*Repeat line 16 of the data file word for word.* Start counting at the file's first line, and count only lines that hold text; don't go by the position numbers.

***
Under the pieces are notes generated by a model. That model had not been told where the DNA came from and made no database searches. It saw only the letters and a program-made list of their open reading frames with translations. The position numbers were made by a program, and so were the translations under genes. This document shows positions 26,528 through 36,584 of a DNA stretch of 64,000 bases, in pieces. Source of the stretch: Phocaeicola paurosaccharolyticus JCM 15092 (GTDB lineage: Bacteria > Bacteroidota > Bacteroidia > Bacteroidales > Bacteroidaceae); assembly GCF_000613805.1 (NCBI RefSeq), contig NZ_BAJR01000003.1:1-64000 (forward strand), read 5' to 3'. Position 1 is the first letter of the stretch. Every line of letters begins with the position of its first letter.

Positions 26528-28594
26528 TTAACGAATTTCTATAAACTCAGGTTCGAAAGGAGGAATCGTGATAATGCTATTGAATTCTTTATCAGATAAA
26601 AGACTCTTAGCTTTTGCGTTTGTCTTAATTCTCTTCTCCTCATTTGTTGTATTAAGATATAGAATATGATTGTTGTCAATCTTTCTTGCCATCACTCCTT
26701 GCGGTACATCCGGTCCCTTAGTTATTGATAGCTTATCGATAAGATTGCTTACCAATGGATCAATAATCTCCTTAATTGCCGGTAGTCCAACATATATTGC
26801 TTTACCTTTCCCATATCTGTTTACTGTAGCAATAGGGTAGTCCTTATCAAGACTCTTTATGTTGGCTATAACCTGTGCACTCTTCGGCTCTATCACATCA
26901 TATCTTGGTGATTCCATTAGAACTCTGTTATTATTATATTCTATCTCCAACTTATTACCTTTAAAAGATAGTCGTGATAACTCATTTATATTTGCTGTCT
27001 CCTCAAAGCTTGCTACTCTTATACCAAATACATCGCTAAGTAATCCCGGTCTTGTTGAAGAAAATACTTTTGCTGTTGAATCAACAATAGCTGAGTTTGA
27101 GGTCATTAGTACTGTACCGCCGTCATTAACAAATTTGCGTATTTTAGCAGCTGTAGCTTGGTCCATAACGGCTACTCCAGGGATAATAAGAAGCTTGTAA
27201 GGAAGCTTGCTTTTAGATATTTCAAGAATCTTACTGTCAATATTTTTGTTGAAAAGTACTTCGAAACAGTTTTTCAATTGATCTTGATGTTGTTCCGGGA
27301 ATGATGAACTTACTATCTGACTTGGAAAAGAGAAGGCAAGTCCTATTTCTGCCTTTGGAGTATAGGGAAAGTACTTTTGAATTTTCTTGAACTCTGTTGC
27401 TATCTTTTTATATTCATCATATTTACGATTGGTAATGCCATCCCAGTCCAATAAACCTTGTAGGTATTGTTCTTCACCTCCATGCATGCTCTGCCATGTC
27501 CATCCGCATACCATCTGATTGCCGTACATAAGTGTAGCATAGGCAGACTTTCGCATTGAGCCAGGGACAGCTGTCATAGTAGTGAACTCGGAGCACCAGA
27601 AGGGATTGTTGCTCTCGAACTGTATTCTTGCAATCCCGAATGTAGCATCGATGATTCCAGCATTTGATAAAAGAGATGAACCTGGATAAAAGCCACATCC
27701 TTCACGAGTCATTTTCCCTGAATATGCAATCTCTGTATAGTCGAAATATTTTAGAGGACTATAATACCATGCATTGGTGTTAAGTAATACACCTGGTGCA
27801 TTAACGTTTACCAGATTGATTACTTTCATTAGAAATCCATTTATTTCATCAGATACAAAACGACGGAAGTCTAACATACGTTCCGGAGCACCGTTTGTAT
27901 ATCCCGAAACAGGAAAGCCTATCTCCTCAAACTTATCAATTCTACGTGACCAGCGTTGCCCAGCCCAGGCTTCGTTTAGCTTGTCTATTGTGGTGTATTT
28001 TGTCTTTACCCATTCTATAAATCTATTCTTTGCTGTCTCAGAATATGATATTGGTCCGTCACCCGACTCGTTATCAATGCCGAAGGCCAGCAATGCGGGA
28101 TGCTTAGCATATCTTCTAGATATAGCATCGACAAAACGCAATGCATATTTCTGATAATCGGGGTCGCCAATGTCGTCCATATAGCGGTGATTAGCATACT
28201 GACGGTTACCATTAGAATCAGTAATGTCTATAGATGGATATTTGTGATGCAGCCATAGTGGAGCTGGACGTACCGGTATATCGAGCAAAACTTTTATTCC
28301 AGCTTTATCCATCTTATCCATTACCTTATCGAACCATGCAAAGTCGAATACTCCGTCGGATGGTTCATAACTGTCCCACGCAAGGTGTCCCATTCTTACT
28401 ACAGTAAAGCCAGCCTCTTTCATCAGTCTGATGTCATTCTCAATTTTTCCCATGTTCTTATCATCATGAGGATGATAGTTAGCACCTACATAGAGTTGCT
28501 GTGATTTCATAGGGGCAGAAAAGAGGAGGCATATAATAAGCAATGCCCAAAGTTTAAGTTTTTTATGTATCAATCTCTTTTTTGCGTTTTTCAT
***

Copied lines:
27801 TTAACGTTTACCAGATTGATTACTTTCATTAGAAATCCATTTATTTCATCAGATACAAAACGACGGAAGTCTAACATACGTTCCGGAGCACCGTTTGTAT